The Heart of John Wesley's Journal (Hendrickson Classic Biography Series)
: Spanning some fifty-five years, John Wesley recorded his daily experiences in studying, teaching, preaching, and traveling throughout England and then America in the eighteenth century. These selections present an engrossing portrait of Wesley during the course of his travels...
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Spanning some fifty-five years, John Wesley recorded his daily experiences in studying, teaching, preaching, and traveling throughout England and then America in the eighteenth century. These selections present an engrossing portrait of Wesley during the course of his travels and evangelistic activities, illuminating the preacher's views and opinions on a host of contemporary matters.
Wesley's eclectic interests and passion for rational analysis also make his journal a rich source for any reader interested in observing the conditions and values of society-particularly those of the lower classes-through the eyes of a well-educated and intelligent gentleman of the time.
John Wesley (1703-1791) was an eighteenth-century Anglican clergyman and Christian theologian who was the founder of the Methodist movement. Methodism had three rises, the first at Oxford University with the founding of the so-called "Holy Club," the second while Wesley was parish priest in Savannah, Georgia, and the third in London after Wesley's return to England. The movement took form from its third rise in the early 1740s when Wesley, along with others, began itinerant field preaching and subsequently founded religious societies for the formation of believers. This was the first widely successful evangelical movement in Britain.
Hendrickson Classic Biographies feature enduring stories about real people whose lives have been touched and transformed by God, and who in turn have touched others with God's love. Each story has been carefully selected, gently edited if necessary, and freshly typeset, making every account-be it ancient or contemporary-a compelling read. Great lives reaching across the ages to touch lives today, encouraging, challenging, and inspiring.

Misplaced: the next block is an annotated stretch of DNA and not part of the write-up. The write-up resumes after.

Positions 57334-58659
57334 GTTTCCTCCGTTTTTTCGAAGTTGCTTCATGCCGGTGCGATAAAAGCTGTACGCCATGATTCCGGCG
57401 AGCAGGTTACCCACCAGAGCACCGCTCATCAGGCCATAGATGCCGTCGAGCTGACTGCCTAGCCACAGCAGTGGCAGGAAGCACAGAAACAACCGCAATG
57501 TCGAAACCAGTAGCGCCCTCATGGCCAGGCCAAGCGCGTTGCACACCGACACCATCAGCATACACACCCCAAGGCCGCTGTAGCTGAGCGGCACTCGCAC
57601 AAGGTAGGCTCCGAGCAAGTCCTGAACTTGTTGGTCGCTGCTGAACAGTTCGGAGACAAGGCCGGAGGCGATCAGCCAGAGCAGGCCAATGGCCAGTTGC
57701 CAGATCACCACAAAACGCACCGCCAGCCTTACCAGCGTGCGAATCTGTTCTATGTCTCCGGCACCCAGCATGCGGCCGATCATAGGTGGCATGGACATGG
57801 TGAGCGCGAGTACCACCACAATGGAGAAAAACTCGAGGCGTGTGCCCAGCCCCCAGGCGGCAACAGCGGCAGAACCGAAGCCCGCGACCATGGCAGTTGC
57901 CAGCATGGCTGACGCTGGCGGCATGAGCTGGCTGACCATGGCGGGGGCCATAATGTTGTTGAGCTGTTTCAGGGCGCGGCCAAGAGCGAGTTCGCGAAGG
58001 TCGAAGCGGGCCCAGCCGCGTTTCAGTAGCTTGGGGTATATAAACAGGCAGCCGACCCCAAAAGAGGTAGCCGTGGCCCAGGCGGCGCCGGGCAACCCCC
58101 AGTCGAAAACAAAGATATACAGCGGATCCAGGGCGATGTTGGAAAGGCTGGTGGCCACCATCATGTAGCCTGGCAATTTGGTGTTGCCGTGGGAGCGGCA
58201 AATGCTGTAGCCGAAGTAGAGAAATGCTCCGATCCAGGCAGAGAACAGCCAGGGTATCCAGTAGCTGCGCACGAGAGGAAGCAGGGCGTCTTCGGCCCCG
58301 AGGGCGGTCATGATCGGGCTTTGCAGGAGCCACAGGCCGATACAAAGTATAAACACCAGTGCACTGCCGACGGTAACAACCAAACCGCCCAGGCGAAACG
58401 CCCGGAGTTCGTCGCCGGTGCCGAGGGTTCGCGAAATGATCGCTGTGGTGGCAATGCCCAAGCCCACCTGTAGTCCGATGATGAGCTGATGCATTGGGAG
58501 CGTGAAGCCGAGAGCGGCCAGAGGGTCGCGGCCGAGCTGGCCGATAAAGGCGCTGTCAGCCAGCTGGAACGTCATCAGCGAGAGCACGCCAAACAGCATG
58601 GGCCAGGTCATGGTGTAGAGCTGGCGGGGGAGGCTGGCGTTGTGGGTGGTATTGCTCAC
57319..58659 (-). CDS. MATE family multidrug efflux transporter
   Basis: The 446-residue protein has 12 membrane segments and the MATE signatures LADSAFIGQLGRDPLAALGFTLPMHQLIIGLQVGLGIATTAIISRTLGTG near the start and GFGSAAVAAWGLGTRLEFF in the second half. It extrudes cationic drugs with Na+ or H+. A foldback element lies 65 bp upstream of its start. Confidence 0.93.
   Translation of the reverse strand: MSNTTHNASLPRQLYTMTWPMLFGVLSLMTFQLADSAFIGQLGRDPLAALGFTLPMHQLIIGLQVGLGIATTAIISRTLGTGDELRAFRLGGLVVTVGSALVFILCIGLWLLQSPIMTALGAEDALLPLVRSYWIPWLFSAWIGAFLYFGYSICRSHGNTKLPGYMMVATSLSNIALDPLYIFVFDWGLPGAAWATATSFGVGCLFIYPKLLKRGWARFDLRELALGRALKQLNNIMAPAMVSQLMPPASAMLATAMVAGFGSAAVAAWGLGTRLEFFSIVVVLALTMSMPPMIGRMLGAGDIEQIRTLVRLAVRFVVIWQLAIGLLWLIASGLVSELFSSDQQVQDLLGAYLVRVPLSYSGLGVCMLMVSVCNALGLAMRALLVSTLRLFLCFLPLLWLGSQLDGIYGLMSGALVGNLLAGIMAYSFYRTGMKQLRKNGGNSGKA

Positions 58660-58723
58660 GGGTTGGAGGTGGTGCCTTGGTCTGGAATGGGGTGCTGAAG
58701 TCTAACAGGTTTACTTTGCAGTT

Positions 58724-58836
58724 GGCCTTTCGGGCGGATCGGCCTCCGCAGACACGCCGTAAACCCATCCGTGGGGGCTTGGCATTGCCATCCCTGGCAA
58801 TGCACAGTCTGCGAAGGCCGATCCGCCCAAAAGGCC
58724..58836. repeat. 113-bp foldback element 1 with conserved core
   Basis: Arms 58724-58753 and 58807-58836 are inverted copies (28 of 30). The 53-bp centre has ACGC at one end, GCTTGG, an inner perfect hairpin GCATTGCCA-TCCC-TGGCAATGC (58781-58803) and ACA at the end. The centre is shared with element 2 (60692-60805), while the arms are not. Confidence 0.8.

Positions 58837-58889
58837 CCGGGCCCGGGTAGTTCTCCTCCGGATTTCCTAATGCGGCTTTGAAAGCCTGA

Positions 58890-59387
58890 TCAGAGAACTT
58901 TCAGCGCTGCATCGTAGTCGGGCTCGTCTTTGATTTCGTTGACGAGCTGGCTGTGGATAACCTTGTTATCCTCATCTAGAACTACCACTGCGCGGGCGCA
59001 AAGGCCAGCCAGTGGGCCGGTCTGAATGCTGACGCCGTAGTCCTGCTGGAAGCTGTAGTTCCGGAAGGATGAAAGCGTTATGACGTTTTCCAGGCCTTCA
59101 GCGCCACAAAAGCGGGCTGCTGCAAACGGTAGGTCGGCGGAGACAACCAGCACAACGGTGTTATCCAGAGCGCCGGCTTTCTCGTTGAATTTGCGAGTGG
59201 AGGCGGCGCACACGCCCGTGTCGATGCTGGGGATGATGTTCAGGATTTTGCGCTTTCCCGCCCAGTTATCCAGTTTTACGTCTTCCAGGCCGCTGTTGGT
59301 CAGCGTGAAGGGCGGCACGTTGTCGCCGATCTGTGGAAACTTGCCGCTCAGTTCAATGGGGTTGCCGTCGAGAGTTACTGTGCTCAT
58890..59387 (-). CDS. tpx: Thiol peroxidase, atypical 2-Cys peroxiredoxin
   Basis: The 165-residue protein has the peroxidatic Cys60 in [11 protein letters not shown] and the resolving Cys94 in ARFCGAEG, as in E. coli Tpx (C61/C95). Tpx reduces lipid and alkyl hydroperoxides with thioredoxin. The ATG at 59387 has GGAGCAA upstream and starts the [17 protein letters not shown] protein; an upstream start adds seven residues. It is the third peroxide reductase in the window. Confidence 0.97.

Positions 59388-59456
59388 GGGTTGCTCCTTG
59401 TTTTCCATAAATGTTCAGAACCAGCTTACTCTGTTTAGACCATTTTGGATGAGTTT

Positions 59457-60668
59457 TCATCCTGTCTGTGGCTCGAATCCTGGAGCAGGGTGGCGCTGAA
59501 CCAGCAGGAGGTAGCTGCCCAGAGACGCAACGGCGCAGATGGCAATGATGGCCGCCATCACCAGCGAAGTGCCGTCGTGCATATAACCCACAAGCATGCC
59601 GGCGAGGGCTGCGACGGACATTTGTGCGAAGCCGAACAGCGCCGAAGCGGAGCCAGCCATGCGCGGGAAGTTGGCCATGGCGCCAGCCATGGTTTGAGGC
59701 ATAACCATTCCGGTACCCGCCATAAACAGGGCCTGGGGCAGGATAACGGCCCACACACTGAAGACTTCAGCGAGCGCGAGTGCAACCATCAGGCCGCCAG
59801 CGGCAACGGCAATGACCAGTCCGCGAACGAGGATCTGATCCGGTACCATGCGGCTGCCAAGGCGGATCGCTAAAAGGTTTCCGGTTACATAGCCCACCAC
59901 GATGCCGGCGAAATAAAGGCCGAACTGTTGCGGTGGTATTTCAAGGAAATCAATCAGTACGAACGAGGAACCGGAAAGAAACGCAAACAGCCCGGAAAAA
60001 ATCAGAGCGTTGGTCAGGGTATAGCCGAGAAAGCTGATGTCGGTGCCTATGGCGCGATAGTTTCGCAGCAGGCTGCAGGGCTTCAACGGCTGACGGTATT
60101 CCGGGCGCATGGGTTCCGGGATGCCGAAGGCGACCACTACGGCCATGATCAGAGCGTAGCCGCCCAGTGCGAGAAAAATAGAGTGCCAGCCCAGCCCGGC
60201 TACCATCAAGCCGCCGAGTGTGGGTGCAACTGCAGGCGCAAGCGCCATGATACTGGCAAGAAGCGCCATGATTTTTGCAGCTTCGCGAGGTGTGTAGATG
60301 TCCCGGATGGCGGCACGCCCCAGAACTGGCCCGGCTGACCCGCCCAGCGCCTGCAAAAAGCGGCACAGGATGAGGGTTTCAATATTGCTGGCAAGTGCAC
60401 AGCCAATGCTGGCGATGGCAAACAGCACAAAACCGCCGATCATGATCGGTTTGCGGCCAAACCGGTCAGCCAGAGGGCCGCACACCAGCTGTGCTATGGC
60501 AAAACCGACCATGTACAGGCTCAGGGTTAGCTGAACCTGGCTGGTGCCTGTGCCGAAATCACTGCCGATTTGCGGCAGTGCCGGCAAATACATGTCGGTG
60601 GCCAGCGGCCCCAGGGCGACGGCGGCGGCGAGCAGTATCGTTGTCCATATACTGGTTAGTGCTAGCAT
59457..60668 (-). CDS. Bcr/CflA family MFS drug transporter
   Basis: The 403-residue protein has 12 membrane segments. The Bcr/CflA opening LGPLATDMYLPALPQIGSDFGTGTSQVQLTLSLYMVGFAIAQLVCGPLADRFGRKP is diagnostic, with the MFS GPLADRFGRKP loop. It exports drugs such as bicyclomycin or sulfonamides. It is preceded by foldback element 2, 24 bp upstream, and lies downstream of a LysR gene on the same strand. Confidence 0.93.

John Wesley, 1703 - 1791 English theologian John Wesley was born the 15th child, in the rectory at Epworth, Lincolnshire on June 17, 1703, to clergyman Samuel Wesley. He was also an evangelist and the founder of Methodism. He was educated at Charter House School and Christ Church, University of Oxford. He was ordained deacon in 1725 and admitted to the priesthood of the Church of England in 1728. In 1729, he went into residency at Oxford as a fellow of Lincoln College. While at Lincoln College, Wesley joined a group called the Holy Club, which included his brother Charles and George Whitefield, who later founded Calvinistic Methodism. It was a group of students that adhered strictly and methodically to religious precepts and practices by visiting prisons and comforting the sick, and their schoolmates called them "Methodists." In 1735, he went to Georgia as an Anglican missionary and met some German Moravians on the ship. He associated with them while in Savannah, Georgia and translated some of their hymns into English. While attending one of the Moravian's meetings on the return trip to England, he experienced a religious awakening. In 1739, Wesley joined George Whitefield in his evangelical endeavors. He preached an open-air sermon outside the church and received an enthusiastic reaction, which convinced him that this form of preaching was the most effective way to reach the masses. The Anglican Church frowned on revivalism. He attracted immense crowds because of his assurance that each person was accepted as a child of God, which was something the Anglican Church was unable to offer. On May 1, 1739, Wesley and a group of his followers formed the first Methodist society. Two similar societies were established in Bristol, and in late 1739, the London society began meeting in a building called the Foundry, which served as the headquarters of Methodism for many years. In 1740, Wesley parted with the Moravians and Whitefield because of doctrinal disagreements and the Calvinist doctrine of predestination. He also discarded many of the tenets of the Church of England, which made separation inevitable. In an effort for tighter organization of a growing Methodist movement, the societies were divided into classes, in 1742, with a leader for each class. Wesley called the first conference of the Methodist leaders in 1744 and the conferences were held annually thereafter. In 1751, he married Mary Vazeille who was a widow with four children. Their marriage eventually failed. In 1784, he issued the deed of declaration, which provided rules and regulations for the guidance of the Methodist societies, and appointed his aide Thomas Coke, an Anglican clergyman, superintendent of the Methodist organization in the United States. This empowered him to administer the sacraments with other ordinations following. The ordination was the largest step in breaking with the Anglican Church, but separation did not happen until after Wesley's death. Wesley compiled 23 collections of hymns, edited a monthly magazine, and translated Greek, Latin, and Hebrew works. He edited, under the title "The Christian Pattern," the medieval devotional work "De Imitatione Christi," generally ascribed to Thomas a` Kempis. In the latter part of Wesley's life, the hostility between the Anglican Church and Methodism had all but disappeared, and he was greatly admired. On March 2, 1791, Wesley died and was buried in the graveyard of City Road Chapel, London. In Westminster Abbey is a memorial plaque inscribed with his name.